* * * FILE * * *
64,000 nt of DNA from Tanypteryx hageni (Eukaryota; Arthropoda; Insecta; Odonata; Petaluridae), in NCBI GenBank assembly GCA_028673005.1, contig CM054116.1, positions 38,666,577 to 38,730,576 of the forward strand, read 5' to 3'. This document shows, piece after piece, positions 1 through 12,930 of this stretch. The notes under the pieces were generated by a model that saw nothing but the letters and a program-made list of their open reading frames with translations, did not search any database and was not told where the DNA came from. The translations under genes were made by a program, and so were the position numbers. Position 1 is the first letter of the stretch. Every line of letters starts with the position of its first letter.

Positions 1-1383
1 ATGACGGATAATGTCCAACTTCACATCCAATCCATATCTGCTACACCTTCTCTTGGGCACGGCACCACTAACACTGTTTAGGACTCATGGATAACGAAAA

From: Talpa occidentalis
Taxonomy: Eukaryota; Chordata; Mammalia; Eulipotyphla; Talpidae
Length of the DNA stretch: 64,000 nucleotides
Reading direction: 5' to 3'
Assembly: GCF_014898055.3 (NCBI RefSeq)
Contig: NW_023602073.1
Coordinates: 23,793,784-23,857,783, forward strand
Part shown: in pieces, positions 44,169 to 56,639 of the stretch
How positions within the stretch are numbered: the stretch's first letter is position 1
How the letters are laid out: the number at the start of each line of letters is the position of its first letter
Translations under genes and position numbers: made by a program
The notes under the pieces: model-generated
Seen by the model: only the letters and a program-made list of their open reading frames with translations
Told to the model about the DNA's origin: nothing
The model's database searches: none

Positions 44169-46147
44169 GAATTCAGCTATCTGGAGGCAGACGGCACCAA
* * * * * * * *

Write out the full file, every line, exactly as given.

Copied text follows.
64,000 nt of DNA from Tanypteryx hageni (Eukaryota; Arthropoda; Insecta; Odonata; Petaluridae), in NCBI GenBank assembly GCA_028673005.1, contig CM054116.1, positions 38,666,577 to 38,730,576 of the forward strand, read 5' to 3'. This document shows, piece after piece, positions 1 through 12,930 of this stretch. The notes under the pieces were generated by a model that saw nothing but the letters and a program-made list of their open reading frames with translations, did not search any database and was not told where the DNA came from. The translations under genes were made by a program, and so were the position numbers. Position 1 is the first letter of the stretch. Every line of letters starts with the position of its first letter.

Positions 1-1383
1 ATGACGGATAATGTCCAACTTCACATCCAATCCATATCTGCTACACCTTCTCTTGGGCACGGCACCACTAACACTGTTTAGGACTCATGGATAACGAAAA

From: Talpa occidentalis
Taxonomy: Eukaryota; Chordata; Mammalia; Eulipotyphla; Talpidae
Length of the DNA stretch: 64,000 nucleotides
Reading direction: 5' to 3'
Assembly: GCF_014898055.3 (NCBI RefSeq)
Contig: NW_023602073.1
Coordinates: 23,793,784-23,857,783, forward strand
Part shown: in pieces, positions 44,169 to 56,639 of the stretch
How positions within the stretch are numbered: the stretch's first letter is position 1
How the letters are laid out: the number at the start of each line of letters is the position of its first letter
Translations under genes and position numbers: made by a program
The notes under the pieces: model-generated
Seen by the model: only the letters and a program-made list of their open reading frames with translations
Told to the model about the DNA's origin: nothing
The model's database searches: none

Positions 44169-46147
44169 GAATTCAGCTATCTGGAGGCAGACGGCACCAA